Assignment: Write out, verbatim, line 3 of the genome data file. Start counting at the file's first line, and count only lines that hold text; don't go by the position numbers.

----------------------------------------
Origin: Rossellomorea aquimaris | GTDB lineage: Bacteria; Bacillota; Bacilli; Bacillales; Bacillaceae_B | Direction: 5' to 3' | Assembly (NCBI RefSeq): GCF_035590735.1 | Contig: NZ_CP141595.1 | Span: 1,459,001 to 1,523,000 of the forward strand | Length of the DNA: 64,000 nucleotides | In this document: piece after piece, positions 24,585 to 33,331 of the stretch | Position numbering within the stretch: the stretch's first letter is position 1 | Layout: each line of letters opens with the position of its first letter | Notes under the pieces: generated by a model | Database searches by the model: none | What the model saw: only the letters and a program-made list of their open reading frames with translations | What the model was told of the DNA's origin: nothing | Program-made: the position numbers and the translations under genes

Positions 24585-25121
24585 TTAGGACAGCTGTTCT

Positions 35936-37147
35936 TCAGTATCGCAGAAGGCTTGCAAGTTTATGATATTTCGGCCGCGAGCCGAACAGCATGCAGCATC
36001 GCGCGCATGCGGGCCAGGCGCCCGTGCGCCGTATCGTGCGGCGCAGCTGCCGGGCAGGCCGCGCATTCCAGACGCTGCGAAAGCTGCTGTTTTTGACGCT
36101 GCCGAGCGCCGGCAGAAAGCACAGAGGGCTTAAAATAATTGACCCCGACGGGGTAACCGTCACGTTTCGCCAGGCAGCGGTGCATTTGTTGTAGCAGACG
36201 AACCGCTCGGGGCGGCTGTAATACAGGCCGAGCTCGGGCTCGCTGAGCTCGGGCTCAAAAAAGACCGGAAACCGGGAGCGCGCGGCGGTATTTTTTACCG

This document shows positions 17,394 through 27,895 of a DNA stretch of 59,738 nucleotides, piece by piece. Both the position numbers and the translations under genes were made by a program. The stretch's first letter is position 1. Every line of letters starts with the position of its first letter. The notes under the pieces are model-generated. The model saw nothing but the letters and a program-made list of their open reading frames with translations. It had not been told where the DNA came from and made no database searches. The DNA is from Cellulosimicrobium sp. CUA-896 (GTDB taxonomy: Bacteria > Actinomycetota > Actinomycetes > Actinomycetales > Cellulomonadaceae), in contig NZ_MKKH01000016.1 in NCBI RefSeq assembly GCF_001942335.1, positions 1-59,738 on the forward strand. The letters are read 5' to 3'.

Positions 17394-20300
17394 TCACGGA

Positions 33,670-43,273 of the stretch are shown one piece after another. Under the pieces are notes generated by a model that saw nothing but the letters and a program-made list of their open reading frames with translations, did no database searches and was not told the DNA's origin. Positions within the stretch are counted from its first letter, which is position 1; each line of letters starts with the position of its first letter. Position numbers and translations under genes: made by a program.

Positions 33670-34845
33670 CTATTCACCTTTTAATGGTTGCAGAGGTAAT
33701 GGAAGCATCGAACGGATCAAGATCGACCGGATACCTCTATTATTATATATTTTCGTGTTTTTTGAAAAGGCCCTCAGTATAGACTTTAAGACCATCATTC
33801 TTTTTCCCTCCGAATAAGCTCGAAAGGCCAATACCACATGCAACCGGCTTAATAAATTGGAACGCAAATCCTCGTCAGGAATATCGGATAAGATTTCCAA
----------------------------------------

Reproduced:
24585 TTAGGACAGCTGTTCT